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* UN Commissioner about Hungary’s announcement to build fence on its border
By agw , politics.hu, press release of the Office of the UN High Commissioner for Human Rights ROMEA

On 19 June, spokesperson for the UN High Commissioner for Human Rights Cécile Pouilly issued a statement saying that her office is "deeply concerned" about Hungary's announcement that it is preparing to build a fence on its border with Serbia.

Pouilly said the measure could prevent asylum seekers in need of international protection from reaching Hungarian territory.
"Such harsh border enforcement measures may also force migrants to adopt more risky routes and modes of transport, putting them at greater risk of abuse by traffickers and smugglers," Pouilly said. "We have noted in the past the need for European governments to display leadership and compassion in their migration policies."

The spokesperson also expressed concern that the Hungarian Government is officially disseminating anti-migrant, xenophobic rhetoric through a billboard campaign supposedly targeting immigrants and warning them not to take jobs away from Hungarians. "Such assertions contradict the evidence, which is that migrants – particularly low-skilled migrants - are needed in European labor markets, doing the difficult jobs that no one else wants to do. On 22 May, we publicly criticized a questionnaire on immigration sent by the Government to its citizens in which unfounded links were sought... between migration and terrorism," Pouilly said.

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* Czech police file is labeled "GYPSIES + DRUG ADDICTS", but no one will be held responsible
By jal, translated by Gwendolyn Albert, ROMEA

The online Czech daily ECHO24.cz has reported on the case of a police inspector who had a file labeled "GYPSIES + DRUG ADDICTS" on the shelf among others he was working on. The label was noticed by a person who came to the Prague II District Police Directorate in mid-April to be deposed.
"I was shocked. The last people to lead special police groups on different nationalities here were the Nazis," Jan Vučka, an attorney and specialist in criminal law, told ECHO24.cz on behalf of the person who complained.

"The worst thing is that these officers don't see anything wrong with this, because otherwise they would not leave the files out for visitors to see," he added. His client, who has requested anonymity, immediately filed a complaint with the head of that office, Zdeňka Brotánková, who told ECHO24.cz last week that she was determined to get to the bottom of the case: "I will see what the complaint involves, it's too soon to draw any conclusions. However, I would not rule out the possibility that disciplinary action might have to be taken, but I repeat, I must first see the complaint."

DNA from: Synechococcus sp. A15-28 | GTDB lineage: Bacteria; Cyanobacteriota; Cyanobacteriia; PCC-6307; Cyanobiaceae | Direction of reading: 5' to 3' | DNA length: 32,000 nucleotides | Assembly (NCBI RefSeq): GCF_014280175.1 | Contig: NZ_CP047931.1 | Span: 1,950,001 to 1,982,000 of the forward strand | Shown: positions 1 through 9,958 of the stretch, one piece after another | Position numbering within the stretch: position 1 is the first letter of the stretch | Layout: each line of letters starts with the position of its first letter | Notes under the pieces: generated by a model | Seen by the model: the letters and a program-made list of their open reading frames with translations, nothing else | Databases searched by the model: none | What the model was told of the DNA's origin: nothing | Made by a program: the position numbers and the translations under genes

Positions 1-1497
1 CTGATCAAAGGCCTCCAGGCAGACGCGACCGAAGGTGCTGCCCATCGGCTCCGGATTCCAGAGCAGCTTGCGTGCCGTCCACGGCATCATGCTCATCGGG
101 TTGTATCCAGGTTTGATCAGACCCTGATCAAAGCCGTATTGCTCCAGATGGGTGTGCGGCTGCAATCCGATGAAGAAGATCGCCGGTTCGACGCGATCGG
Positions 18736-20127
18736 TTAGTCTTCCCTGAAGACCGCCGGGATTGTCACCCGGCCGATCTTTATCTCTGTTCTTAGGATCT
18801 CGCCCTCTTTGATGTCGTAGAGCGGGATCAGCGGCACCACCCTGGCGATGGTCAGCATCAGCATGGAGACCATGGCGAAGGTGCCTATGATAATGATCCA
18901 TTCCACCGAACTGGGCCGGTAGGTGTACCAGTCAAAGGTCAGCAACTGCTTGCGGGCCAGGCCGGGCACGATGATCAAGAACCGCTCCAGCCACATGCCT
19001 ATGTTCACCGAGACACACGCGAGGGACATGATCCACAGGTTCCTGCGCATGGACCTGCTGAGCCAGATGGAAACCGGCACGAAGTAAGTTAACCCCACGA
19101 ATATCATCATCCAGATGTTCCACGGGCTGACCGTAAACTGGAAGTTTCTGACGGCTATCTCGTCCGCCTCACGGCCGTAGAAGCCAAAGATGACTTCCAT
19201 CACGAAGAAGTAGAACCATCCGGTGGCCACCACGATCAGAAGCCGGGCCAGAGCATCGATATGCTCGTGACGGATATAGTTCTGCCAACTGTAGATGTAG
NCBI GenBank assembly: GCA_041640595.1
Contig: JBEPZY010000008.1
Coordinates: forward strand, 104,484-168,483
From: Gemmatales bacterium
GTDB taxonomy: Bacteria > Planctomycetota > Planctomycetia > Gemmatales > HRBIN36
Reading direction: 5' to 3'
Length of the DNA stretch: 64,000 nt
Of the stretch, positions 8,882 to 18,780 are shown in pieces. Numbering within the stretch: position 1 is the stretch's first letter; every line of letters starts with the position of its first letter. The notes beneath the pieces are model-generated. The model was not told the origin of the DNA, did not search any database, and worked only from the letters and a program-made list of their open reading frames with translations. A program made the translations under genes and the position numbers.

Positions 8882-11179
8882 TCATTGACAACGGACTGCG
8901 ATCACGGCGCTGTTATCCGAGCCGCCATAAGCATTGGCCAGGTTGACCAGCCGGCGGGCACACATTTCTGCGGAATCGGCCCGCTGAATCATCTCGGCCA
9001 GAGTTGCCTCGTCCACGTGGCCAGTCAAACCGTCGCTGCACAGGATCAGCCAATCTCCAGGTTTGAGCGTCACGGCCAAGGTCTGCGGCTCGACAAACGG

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* Switzerland Provides CHF 8 M for Roma Integration in Bulgaria
By Novinite

Swiss Ambassador to Bulgaria Denis Knobel and Bulgarian Social Minister Ivaylo Kalfin signed agreements with the municipalities of Burgas, Ruse and Sliven that will be aimed at stimulating the social inclusion of Roma and other vulnerable ethnic groups.
"All of the people living in Bulgaria need to be included in the social life, education, professional training and work activities, regardless of their ethnic group,'' Kalfin stated at a news conference Tuesday. He commented on the recent ethnic turmoil across Bulgaria, when people were injured and even admitted to hospital following ethnic fights.
On his part, Swiss ambassador Knobel stated that ''this type of engagement to the minorities is very important and that's why we are focusing on the Roma community in Bulgaria.''
In his words, the minority suffers several forms of social exclusion connected with improper education, poverty and poor healthcare. He added that this time concrete results will be demanded through the Swiss-sponsored program.

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* First national Roma survey released
By The Portugal News

The Portuguese Roma Gypsies have little formal education, marry young, mainly work in fairs, many are unemployed and get basic social security benefits, a study published this week has revealed.
The data is in the first national study of the community ordered by the High Commissioner of Migrations, which interviewed almost 1,600 Gypsies throughout Portugal last year.
The study coordinator told Lusa News Agency that there were basically three large groups. One group is composed of youths under 34 with different levels of schooling, many of them have never worked and many live with their families. A second group is 45 or older “living in very deficient conditions with greater vulnerability”. The last group is made up of people of an active age with families or in a stable situation, with ages of between 24 and 35 many of them have had four years of school. This group has a larger number of workers, mainly people who travel from fair to fair as employees. “They are more open and have non-Roma friends, their networks are less closed”.
On the other hand, Roma schooling “is generally very short, particularly for girls”, they get married very young (between 13 and 15) and many are evangelists. The National Gypsy People Day is 24 June.